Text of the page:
“Regarding inflation and the rise of grocery and gas prices, the Chicago Metropolitan area (which we are part of) is a little bit higher in this region than the national average. Why is that? Food and energy prices have climbed. Inflation is real. Free money – virtually zero interest rates for years – has driven this inflation. Economic stimulus was also one other reason for upward pressure on prices.

“The traditional answer for increases in food prices would have to do with things like transportation, production costs, etc. But we’re also seeing fertilizer costs rise at more than a three-fold increase. As such, we are seeing reductions in supplies of feed grains. We used to import a lot of fertilizer from Ukraine and Russia, which is now disrupted.”

As for gas prices, Sindone explained in a historical context that gas prices are actually not that bad. Gas is cheaper today than it was in 1980 when adjusted to 1980s dollars.

Pollak added that Indiana is one of the higher-taxing states. But when adjusting for inflation, the price of gas is not higher than it was in 1980.

Next, Pollak discussed the labor market here in Northwest Indiana. The amount of employment in the region dipped sharply during the pandemic, but for the most part has recovered back to where we were.

“We’re not that far behind pre-pandemic levels,” Pollak said. “Our resiliency is really impressive. We actually went from the highest unemployment on record to the lowest on record in roughly 18 months. But right now, the labor market does not have that much wiggle room – there are not that many people unemployed. To hire someone now, you basically have to steal them from another company. The labor force is down about 2.5% from pre-pandemic levels, many employees have exited the workforce for lots of different reasons.”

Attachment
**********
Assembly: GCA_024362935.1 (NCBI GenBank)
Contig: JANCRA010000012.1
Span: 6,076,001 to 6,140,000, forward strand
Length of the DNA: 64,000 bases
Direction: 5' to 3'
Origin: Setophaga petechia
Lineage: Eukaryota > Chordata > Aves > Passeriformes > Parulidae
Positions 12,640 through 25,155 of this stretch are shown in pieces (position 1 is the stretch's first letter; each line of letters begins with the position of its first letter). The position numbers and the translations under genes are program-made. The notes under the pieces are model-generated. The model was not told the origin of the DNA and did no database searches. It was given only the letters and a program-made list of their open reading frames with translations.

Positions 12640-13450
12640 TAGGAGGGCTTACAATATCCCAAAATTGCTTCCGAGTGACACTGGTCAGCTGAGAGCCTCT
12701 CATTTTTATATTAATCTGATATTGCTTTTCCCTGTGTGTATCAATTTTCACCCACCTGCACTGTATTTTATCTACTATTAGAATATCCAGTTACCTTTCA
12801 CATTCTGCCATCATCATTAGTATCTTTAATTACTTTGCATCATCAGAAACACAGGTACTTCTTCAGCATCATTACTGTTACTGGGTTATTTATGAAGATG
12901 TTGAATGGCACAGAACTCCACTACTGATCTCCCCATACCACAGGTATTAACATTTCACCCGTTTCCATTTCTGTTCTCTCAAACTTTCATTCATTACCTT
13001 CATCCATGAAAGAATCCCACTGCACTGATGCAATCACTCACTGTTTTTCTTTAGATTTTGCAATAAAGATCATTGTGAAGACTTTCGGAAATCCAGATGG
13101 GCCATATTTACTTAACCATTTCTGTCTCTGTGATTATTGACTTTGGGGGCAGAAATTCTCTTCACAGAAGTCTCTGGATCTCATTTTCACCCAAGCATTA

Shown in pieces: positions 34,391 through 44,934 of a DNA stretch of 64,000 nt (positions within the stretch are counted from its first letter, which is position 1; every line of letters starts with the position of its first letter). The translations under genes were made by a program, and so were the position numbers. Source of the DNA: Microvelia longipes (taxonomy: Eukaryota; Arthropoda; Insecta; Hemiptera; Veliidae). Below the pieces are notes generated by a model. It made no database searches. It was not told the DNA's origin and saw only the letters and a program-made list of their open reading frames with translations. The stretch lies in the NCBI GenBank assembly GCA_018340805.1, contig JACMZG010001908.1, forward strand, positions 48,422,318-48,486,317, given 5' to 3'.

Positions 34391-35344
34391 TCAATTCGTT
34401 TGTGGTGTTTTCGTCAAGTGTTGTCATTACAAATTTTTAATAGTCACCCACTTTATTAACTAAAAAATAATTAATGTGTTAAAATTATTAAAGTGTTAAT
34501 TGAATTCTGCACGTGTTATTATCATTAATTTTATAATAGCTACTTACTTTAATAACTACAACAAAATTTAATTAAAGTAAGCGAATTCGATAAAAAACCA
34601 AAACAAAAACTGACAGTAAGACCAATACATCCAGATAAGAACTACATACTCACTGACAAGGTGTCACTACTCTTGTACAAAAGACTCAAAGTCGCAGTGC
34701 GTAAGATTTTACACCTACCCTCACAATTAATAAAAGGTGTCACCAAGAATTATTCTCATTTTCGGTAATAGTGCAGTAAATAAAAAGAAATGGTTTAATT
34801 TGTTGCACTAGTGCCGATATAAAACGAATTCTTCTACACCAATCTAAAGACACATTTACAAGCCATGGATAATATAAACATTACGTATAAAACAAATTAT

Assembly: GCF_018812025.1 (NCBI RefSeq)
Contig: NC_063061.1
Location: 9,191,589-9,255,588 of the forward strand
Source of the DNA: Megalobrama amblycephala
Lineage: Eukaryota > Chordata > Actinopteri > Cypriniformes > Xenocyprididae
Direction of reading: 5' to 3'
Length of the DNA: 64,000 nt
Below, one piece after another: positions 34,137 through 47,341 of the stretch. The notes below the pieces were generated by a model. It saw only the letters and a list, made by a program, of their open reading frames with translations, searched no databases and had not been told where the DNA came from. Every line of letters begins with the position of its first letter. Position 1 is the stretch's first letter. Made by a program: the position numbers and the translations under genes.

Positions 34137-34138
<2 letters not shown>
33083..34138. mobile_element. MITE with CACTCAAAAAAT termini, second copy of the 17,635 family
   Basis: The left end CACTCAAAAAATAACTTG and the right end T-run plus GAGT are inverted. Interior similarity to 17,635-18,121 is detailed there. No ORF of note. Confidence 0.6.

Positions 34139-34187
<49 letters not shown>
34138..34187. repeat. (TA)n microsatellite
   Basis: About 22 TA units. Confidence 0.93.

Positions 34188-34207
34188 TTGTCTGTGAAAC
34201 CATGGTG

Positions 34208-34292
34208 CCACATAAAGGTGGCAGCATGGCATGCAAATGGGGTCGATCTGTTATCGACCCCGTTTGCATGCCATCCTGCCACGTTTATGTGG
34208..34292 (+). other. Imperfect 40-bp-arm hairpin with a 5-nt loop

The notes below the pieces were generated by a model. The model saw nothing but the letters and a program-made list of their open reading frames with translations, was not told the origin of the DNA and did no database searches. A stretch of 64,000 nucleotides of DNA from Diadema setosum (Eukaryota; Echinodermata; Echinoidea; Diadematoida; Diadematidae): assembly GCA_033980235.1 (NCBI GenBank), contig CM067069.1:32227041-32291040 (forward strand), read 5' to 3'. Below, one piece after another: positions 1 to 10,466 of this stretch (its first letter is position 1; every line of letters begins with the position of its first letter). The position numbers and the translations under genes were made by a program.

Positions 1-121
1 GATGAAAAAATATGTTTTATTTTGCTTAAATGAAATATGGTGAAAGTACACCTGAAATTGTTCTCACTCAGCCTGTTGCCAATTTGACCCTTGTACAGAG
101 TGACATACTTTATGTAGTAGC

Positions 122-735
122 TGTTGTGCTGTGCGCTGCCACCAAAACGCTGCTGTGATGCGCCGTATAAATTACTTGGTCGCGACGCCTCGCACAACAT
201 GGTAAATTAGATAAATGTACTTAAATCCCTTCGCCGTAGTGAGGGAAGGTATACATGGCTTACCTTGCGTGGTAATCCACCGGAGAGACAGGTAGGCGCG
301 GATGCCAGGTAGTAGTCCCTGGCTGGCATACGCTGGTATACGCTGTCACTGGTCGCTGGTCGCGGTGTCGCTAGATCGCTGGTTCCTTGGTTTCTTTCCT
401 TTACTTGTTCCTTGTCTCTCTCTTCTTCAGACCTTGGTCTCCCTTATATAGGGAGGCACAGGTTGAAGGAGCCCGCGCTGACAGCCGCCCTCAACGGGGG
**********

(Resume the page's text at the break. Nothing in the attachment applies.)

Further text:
“With these changes, we’ve seen wages starting to rise. One side effect of this has been a decline in the numbers of people working more than one job. That’s one less employee going to a job than before,” Pollak said. “There’s been about a 6.7% growth in weekly pay in Northwest Indiana between Q3 2019 and Q3 2022.”

“Overall, this has been really good for Northwest Indiana,” Pollak said. “Households and workers have fared well. Wage growth is outpacing inflation. Firms and employers are facing major challenges from rising costs and rising interest rates (investment). As a firm, you really need to be flexible and reinvent the way you do business. The ones that can be flexible will do fine.”

See Pollak and Sindone’s presentation here.


Forecast for 2023

Sindone and Pollak’s forecast for 2023 found no indication of an imminent recession, but actions from the Federal Reserve and the federal government show signs of a recession approaching near the start of 2023. Sindone said that institutional investors are buying more long-term bonds than short-term ones, which indicates uncertainty.

“It’s not a sure thing, but I see indications that could lead us towards recession,” Sindone said. He jokingly noted that he didn’t have that notion in writing in his presentation.

Pollak forecasted continuing increases to interest rates, slowing wage and inflation growth, and a continuing tightness of the labor market. He also said the housing market will slow substantially, and concerns may arise over population migration.

“We might see a market that benefits workers more than employers for a while,” Pollak said. “Worker gains are likely to remain, and unemployment rates will remain historically low.”



For more information on NWIBRT’s and CAF’s efforts to educate and support the NWI business community, visit NWIBRT.org and CAFNWIN.org.